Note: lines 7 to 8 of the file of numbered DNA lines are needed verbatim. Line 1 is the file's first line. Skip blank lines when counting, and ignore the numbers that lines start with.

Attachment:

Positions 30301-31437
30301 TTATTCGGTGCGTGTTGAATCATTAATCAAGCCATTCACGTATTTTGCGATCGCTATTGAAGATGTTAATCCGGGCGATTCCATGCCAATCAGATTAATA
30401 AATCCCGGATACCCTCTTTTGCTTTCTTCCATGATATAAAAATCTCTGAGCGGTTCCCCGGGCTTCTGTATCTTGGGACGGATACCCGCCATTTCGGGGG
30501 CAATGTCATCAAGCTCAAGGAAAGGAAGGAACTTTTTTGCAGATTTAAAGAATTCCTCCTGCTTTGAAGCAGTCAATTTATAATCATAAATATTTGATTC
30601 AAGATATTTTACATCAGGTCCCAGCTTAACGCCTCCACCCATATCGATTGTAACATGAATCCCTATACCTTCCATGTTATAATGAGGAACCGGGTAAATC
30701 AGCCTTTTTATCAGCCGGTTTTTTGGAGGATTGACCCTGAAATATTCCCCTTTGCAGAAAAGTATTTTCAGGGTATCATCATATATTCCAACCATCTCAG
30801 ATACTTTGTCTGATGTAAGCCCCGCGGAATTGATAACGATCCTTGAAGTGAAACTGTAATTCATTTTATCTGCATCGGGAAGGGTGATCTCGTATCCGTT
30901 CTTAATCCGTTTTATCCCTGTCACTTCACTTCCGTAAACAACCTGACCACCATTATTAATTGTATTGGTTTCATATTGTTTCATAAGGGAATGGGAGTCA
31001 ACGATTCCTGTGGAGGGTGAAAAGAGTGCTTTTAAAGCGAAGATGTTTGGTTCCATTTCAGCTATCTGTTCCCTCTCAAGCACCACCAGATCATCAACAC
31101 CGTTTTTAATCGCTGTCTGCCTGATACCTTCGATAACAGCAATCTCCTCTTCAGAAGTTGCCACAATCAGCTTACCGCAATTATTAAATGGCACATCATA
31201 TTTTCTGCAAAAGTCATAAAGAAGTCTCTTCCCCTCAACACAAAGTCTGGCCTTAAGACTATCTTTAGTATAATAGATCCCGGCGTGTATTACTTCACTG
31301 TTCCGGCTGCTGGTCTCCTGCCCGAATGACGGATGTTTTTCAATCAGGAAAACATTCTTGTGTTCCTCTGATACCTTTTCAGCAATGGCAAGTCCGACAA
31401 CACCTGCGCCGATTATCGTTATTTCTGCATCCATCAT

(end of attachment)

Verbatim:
30801 ATACTTTGTCTGATGTAAGCCCCGCGGAATTGATAACGATCCTTGAAGTGAAACTGTAATTCATTTTATCTGCATCGGGAAGGGTGATCTCGTATCCGTT
30901 CTTAATCCGTTTTATCCCTGTCACTTCACTTCCGTAAACAACCTGACCACCATTATTAATTGTATTGGTTTCATATTGTTTCATAAGGGAATGGGAGTCA